The Big Interview: care homes entrepreneur Robert Kilgour

Robert Kilgour is the founder of founder of Four Seasons Health Care, now the UKs biggest care home provider with over 400 facilities. Picture: Neil Hanna

Robert Kilgour is the founder of founder of Four Seasons Health Care, now the UKs biggest care home provider with over 400 facilities. Picture: Neil Hanna

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He describes himself as “unemployable” in the corporate world, a trait he believes is common among entrepreneurs who are “just made slightly differently” and prefer to carve out their own path.

Robert Kilgour instead finds himself, as he approaches his 60th birthday this year, with an empire of varied business interests, including founder shareholder and non-executive director of Fife radio franchisee Kingdom FM and co-founder and director of video and security systems firm NW Systems Group.

But while his enthusiasm for such ventures is clear, his most high-profile work is in care homes. “I have a lot of other business interests, but it’s still my first love,” he says.

Having founded Four Seasons Health Care in 1988, which grew from one home in Fife to become the UK’s largest operator with some 400 sites, 20,000 beds and about 30,000 staff, he left the company in 2000 and completed his financial exit in 2005.

It was sold for £775 million to Allianz Capital Partners in 2004 and in September 2006 was sold for £1.55 billion to a Qatari investment group.

Kilgour also set up Musselburgh-based Renaissance Care, where he is chairman. It has a network of 12 care homes in Scotland, about 560 beds and almost 800 staff, and is set to achieve turnover of nearly £20m this year, up from £17.2m last year and £2.44m in 2010.

Investment in the business remains a priority, despite a growing list of costs in an industry where margins are being squeezed ever tighter. It is pursuing a multi-million-pound capital investment programme, including the creation of a 45-bed private residential care suite at Beech Manor in Blairgowrie, and buying the Whitecraigs care home business in Glasgow’s Southside, with 58 beds and 90 staff.

The latter was bought from Four Seasons, and having overseen the rapid expansion of that business, Kilgour is now favouring more measured growth.

“I went UK-wide and things just grew and grew, and not always for the best.” His aim now “is not to be the biggest in Scotland. I would be very happy to be considered amongst the best.”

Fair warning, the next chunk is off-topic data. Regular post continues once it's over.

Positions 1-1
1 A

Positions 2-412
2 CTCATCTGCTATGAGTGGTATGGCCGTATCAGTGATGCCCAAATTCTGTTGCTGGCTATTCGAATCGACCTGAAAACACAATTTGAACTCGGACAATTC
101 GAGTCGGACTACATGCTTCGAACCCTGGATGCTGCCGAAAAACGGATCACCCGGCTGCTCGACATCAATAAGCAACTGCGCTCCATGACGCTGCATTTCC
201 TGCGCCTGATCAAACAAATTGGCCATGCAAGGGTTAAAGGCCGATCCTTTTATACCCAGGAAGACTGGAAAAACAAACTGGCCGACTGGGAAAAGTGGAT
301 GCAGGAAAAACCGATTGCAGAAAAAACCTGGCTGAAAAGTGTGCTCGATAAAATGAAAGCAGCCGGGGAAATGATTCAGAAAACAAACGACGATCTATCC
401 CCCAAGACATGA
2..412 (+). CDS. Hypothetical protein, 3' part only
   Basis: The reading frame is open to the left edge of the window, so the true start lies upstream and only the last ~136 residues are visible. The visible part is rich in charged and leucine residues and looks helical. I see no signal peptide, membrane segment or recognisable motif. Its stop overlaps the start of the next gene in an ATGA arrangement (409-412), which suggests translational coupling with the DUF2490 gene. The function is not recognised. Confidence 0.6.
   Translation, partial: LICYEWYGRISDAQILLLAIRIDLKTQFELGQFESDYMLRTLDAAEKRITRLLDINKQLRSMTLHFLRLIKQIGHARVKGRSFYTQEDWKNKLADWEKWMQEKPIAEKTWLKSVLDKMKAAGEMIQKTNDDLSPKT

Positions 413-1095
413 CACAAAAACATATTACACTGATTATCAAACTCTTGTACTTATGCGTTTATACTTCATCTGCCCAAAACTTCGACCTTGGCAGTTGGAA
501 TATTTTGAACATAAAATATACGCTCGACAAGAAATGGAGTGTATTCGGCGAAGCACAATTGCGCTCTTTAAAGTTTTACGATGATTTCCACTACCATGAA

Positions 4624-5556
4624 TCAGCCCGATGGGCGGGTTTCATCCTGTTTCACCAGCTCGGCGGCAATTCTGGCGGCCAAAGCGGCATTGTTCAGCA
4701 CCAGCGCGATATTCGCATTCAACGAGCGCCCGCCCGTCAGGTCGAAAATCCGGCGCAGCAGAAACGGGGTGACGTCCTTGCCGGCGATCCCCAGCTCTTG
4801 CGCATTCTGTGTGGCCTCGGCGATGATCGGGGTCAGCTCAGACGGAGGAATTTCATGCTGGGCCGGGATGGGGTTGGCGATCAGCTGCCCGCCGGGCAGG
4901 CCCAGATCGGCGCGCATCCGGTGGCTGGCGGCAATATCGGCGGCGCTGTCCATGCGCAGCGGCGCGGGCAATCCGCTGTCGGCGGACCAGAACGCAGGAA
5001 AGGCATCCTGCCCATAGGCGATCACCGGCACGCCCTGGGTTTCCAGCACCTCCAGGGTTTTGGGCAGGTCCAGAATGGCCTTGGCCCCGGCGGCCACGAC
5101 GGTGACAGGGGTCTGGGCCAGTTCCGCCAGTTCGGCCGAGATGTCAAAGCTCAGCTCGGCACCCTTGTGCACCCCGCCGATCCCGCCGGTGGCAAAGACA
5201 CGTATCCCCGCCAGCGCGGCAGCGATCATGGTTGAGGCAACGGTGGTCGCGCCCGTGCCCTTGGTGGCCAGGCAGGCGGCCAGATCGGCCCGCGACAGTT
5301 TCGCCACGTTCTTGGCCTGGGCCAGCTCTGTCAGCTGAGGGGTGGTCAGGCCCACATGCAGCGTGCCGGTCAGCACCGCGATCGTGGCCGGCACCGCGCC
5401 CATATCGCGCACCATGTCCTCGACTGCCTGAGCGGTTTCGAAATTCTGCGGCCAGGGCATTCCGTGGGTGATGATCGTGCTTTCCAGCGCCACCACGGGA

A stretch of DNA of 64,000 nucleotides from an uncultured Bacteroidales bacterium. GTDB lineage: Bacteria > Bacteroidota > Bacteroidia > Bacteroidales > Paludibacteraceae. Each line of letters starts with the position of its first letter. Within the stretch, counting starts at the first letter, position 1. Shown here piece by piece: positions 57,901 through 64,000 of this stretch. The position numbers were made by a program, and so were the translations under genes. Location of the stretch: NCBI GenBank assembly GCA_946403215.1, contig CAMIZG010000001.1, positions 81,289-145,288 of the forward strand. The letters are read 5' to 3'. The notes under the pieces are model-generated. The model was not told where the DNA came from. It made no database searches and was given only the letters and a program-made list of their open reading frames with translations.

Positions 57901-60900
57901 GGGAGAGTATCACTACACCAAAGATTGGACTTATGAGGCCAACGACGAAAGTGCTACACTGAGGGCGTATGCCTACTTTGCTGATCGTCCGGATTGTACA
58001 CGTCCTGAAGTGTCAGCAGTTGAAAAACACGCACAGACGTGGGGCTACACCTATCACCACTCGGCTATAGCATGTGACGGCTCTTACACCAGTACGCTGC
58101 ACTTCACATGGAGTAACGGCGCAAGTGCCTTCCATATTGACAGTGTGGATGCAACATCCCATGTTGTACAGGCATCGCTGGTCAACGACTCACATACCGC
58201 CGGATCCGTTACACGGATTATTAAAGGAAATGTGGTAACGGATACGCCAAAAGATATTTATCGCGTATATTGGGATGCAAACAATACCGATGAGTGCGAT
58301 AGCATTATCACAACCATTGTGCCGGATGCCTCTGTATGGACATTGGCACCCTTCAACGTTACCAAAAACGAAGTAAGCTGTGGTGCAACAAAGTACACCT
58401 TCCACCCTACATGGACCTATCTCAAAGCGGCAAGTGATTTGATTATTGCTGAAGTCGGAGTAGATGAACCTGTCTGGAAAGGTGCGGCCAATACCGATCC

The plan is to remain focused purely north of the Border, expanding at a “sensible and sustainable” pace amid an expanding list of pressure.

With staffing a major expense, forecast at just over £12m this year, the firm is faced with problems such as the Scottish living wage for care workers, a rate of £8.25 an hour.

Kilgour stresses his support for the “progressive” initiative, which he expects to result in better staff recruitment and retention, “and hopefully therefore lower expensive staff agency costs”.

But with about three-quarters of residents at the firm’s homes local authority funded, “it’s only fair, in my view, that the Scottish Government as our main customer should properly fund the introduction of this”.

He reserves stronger criticism for the apprenticeship levy, saying training is a key priority for the business, having more than doubled its budget for this commitment over the past couple of years.

It is therefore “a bit of a smack in the face” to face not just this levy, but “concerns that it’s going to be just a payroll tax and we won’t actually be able to reclaim for training schemes much of what we’re going to be paying”.

And besides worker-related costs, simply reaching staffing requirements as Brexit takes effect is an understandable cause for concern.

Kilgour says about 30 per cent of Renaissance’s workers are from outside the UK, with half of that amount from the EU, and work is now under way to bring about a dozen staff over from the Philippines and India.

Having been a Remainer, Kilgour says that now the vote has gone the other way, “I have to roll my sleeves up… entrepreneurs can’t sit around moaning – they have to get on with it”.

And it is such persistence that he cites as an essential quality for an entrepreneur. “I enjoy the variety and challenge of it, and when you hit a brick wall you don’t turn around and go back – you find a way.”